People sometimes call Florida the “Gunshine State,” and we indeed live in a staunchly pro-Second Amendment place. The National Rifle Association (NRA) pays a lot of money so that Republican lawmakers will do its bidding.
However, some Florida GOP legislators bucked the NRA and incurred its wrath not all that long ago. They passed a so-called red flag law in the wake of the 2018 Parkland massacre and endured threats and insults from the all-guns-all-the-time crowd.
But as we try to make sense of the latest mass murder of children, this time in Texas, it’s worth remembering what Florida’s law accomplished.
“That law has been used 5,000 times in Florida since the bill’s passage. It has prevented gun violence and saved lives, but it is limited,” Democratic Rep. Carlos Guillermo Smith said.
However, none of that would have happened if Republican Bill Galvano hadn’t put principle ahead of politics.
This was after Republicans agreed just weeks after the shootings to raise Florida’s minimum age to buy a gun from 18 to 21. They enhanced security at schools and some other safety measures.
The red flag law — or risk protection order — is a game-changer. It allows police, with court approval, to temporarily seize weapons from people deemed at risk of harming themselves or others.
Before that law, police couldn’t intervene before Parkland murderer Nikolas Cruz carried out his bloody mission. He left a long trail of warning signs for what he intended to do. Had the red flag law been in place, 17 students and staff would be alive today.
Galvano was a pariah to many Republicans for standing up to the NRA. Some considered him a traitor when his political committee accepted $500,000 from Democrat Mike Bloomberg’s Everytown for Gun Safety gun-control group.
Donald Trump Jr. told The Daily Wire that the last thing Florida needs is “a liberal, gun-grabbing Bloomberg minion.”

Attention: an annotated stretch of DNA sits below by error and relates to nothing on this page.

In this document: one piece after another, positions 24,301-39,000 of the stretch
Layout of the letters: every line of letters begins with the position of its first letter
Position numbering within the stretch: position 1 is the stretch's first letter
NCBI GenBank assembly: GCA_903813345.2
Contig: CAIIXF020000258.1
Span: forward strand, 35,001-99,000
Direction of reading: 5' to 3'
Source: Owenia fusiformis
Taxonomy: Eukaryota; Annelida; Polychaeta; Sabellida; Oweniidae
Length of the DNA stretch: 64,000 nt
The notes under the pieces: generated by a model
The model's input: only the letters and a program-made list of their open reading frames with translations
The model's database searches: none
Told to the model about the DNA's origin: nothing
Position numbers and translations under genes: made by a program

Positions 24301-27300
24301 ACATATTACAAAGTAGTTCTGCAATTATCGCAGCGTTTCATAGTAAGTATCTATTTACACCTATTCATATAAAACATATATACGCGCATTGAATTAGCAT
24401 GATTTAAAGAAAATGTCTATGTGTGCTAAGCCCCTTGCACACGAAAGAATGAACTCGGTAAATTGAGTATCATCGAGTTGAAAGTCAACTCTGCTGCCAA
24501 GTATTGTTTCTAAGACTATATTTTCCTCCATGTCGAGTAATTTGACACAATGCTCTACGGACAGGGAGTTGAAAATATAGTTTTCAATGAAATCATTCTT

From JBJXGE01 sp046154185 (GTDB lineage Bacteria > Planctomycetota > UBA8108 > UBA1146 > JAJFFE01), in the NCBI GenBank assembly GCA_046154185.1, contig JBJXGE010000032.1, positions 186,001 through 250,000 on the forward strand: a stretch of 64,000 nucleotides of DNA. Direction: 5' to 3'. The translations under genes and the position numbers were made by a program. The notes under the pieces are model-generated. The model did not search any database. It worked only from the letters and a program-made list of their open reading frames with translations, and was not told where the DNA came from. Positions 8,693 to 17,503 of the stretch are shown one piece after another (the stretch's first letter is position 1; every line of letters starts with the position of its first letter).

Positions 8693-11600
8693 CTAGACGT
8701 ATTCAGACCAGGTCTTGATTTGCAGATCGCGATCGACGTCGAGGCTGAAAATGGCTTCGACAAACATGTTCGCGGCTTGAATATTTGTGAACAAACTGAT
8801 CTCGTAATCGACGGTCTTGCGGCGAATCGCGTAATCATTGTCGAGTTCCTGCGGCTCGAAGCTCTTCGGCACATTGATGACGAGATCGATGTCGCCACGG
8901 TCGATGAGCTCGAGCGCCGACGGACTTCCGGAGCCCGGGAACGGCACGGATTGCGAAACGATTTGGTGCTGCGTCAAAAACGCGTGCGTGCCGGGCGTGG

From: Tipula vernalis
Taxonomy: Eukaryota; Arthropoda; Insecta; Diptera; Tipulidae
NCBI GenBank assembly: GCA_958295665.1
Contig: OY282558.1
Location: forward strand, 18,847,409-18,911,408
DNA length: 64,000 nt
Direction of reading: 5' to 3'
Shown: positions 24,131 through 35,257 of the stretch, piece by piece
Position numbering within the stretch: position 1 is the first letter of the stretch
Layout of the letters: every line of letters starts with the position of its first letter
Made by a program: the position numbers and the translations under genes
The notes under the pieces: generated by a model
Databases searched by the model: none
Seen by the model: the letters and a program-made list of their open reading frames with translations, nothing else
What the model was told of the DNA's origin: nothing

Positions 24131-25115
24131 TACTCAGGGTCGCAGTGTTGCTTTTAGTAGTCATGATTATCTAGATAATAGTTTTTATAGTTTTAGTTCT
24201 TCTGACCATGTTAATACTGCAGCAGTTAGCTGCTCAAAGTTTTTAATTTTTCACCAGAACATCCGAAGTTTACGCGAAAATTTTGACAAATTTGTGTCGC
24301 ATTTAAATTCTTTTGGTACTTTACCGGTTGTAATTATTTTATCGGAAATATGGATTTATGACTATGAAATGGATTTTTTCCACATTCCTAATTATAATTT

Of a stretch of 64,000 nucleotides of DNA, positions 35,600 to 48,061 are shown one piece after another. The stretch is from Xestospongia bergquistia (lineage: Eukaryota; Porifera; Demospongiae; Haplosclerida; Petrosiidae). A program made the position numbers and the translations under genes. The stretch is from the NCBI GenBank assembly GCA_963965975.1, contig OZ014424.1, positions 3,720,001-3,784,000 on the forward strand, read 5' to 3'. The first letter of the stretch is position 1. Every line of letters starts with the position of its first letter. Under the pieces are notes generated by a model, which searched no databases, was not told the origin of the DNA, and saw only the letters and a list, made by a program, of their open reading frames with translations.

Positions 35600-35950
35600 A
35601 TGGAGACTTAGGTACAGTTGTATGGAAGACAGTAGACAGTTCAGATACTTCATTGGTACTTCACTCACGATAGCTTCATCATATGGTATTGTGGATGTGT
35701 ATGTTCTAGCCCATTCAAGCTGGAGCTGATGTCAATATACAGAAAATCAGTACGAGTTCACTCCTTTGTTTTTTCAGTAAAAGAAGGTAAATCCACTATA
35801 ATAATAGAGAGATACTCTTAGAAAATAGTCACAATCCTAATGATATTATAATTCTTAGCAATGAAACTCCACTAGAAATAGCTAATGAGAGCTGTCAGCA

But the very junior son of the ex-President didn’t bother to tour the scene of the slaughter as Galvano did shortly after the killing spree.
“The shocking images, the horrifying feelings, the unbridled outpouring of grief and outrage — these are all still so fresh in our minds as we reach the sad one-year milestone since that senseless, heartbreaking day,” he wrote in a letter to the South Florida Sun-Sentinel. “I visited the crime scene just 48 hours after the shooting occurred, and I will carry that experience with me for the rest of my life.”
It’s one thing to see news reports from afar and offer thoughts and prayers. It’s quite another to see bullet holes and splattered blood up close.
Sens. Travis Hudson, Ed Hooper, Tom Lee and Keith Perry joined with Galvano to get enough Republican support to push the law over the finish line.
We all know the government will never go door-to-door and confiscate every weapon it finds. It’s also more than a little disturbing that Gov. Ron DeSantis is a huge advocate for open carry with no permit.
He might want to rethink that one in light of current events.
But there are many disturbed people out there. They crave a chance at notoriety by shooting up a school or a grocery store. Those sick puppies should never get close to owning a weapon.
The red flag law works.
Rep. Dan Daley, a Democrat, said it best.
Of Galvano, he told the Sun-Sentinel, “I think he’ll be pleased with his place in history when he looks back.”